The video of this man's insights into economics breaks off at this point, but I believe that we've heard enough to understand his mentality. Apparently, this statement was made over a decade ago, but in the 'freer' atmosphere of post-revolutionary Egypt, it has recently surfaced, and when the good sheik was questioned about it, he stood by his remarks. I don't know how much support he has in Egypt, but if Islamists of this sort were to take over that country and establish an Islamic state, they might not prove so popular. According to Trevor Persaud, writing "Public Enemy: Iran's Persecution Backfires" for Christianity Today (June 1, 2011), an Islamist state can inadvertently enhance the appeal of Christianity:
Islam is losing credibility after 30 years of theocracy [in Iran]. Resentment against the reigning regime is spreading and deepening -- especially since the disputed 2009 national elections.

"Before the [1979] revolution, the clerics were promising that once Iran becomes an Islamic state, it would be utopia, it would be brotherhood, and everything would be fine," . . . said [Issa Dibaj, an Iranian Christian]. But since then, Iranians "have seen nothing but war and fighting and international isolation and hatred, [and] they are thirsting for change."

"The Iranian public basically doesn't trust the government anymore," . . . said [Abe Ghaffari, executive director of Iranian Christians International], "and they don't trust the Muslim clergy anymore, because they have seen a lot of double standards and hypocrisy."

Converts in smaller communities still risk persecution from their own families, but tolerance is growing in urban areas and among the younger generation. "In fact," said Dibaj, "in places like Tehran and more educated communities, if you say, 'I have become a Christian,' they will respect you because of your courage and your independent thinking."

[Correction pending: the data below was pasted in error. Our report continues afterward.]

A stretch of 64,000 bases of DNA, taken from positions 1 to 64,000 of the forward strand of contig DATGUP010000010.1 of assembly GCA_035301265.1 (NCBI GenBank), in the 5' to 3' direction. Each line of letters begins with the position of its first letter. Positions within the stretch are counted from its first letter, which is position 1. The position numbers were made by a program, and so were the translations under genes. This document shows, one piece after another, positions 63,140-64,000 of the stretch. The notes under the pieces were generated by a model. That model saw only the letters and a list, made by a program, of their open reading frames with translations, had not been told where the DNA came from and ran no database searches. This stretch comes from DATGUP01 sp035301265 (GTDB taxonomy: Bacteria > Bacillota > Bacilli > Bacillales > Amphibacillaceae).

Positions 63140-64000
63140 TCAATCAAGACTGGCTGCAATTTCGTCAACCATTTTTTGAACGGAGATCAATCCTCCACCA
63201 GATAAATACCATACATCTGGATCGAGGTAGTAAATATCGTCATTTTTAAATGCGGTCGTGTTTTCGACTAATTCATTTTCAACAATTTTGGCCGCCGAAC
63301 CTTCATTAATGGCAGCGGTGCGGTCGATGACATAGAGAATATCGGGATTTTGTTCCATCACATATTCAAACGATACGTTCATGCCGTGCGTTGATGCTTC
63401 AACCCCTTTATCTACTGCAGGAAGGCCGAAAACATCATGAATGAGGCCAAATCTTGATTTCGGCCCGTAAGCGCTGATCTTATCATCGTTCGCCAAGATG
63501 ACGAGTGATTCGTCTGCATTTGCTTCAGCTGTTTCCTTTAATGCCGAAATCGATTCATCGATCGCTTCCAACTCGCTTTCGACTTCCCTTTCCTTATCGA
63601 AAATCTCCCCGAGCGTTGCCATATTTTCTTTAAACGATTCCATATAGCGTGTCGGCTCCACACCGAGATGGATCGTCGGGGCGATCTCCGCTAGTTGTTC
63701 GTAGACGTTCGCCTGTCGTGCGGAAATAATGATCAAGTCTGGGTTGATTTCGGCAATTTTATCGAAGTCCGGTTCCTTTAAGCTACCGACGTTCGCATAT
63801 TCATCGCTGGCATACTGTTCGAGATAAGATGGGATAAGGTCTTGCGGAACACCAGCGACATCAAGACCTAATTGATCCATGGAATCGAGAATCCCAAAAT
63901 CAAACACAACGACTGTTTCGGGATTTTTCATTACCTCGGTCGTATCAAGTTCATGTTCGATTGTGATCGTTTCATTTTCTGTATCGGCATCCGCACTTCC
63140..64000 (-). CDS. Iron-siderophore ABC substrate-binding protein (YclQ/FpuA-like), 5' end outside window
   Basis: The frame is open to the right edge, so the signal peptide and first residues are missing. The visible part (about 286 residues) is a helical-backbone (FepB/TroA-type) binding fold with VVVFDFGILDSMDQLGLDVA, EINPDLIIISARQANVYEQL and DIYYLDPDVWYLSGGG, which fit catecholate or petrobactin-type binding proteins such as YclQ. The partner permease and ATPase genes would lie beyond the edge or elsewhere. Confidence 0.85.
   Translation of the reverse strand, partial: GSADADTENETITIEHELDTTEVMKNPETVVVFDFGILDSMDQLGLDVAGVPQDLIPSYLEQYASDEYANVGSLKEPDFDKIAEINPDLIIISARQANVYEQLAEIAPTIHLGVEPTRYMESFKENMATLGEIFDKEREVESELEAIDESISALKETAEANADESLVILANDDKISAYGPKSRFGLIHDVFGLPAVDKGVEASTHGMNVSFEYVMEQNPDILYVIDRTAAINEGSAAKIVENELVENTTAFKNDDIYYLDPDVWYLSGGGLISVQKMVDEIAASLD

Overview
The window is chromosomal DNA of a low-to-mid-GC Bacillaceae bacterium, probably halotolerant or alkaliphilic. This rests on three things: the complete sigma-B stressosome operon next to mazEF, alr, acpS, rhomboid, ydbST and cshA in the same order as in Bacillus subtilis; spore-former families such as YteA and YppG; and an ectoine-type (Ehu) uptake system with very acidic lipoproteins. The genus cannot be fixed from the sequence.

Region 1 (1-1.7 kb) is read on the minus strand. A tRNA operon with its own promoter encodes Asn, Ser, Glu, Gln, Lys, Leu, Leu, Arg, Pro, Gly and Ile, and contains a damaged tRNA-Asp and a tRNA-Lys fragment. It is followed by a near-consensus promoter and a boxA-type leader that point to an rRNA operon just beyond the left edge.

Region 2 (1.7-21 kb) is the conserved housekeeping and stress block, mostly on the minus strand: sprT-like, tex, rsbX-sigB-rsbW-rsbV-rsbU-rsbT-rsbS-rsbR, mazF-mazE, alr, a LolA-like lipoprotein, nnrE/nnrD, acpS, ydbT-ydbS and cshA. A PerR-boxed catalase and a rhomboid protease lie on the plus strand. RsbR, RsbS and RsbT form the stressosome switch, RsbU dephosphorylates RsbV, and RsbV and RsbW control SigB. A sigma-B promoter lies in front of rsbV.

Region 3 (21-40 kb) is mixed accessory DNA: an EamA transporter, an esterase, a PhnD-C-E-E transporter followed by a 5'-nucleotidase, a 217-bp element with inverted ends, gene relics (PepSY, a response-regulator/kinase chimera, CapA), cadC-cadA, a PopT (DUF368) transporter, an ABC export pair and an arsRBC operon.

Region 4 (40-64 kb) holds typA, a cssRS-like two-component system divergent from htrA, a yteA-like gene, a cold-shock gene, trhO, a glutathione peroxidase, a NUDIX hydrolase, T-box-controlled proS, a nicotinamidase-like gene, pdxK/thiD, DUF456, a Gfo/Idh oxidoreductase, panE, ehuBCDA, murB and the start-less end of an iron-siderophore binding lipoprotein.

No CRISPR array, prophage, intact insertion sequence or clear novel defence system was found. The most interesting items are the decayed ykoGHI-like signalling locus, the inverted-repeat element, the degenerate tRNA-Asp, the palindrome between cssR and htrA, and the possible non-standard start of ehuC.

If anything, government persecution has made Christianity much more attractive, said . . . [Elam Ministries member David Yeghnazar]. "When government officials are on television telling people not to read the Scriptures, that generates more interest in the Scriptures."
I suppose that the Iranian government is worried, for as the article notes:
[M]ore and more Iranian Muslims are converting to Christianity. The house church movement is booming, with converts estimated in the hundreds of thousands. Evangelists are distributing large numbers of New Testaments, and satellite television continually beams Christian programs into the country.
Hundreds of thousands. Impressive, I guess, but out of a population of what, 80 million? That's still a rather minor percentage, so what is the Iranian government worried about?

Or might they have read chapter 50 of Tertullian's Apologeticus and learned of his theory on the growth of Christianity? But then, they wouldn't be persecuting Christians if they had, would they?

Or would they? Think of Iraq, which is being depopulated of Christians as they flee to escape the violence aimed at them by Islamists. Or of Pakistan, where up to 60 Christians each month convert to Islam to escape persecution.

Maybe Tertullian's blood-seed theory is not universally correct. Maybe some kinds of persecution are effective if the violence is brutal enough and if a substitute religion is offered.

I suppose we'll find out . . .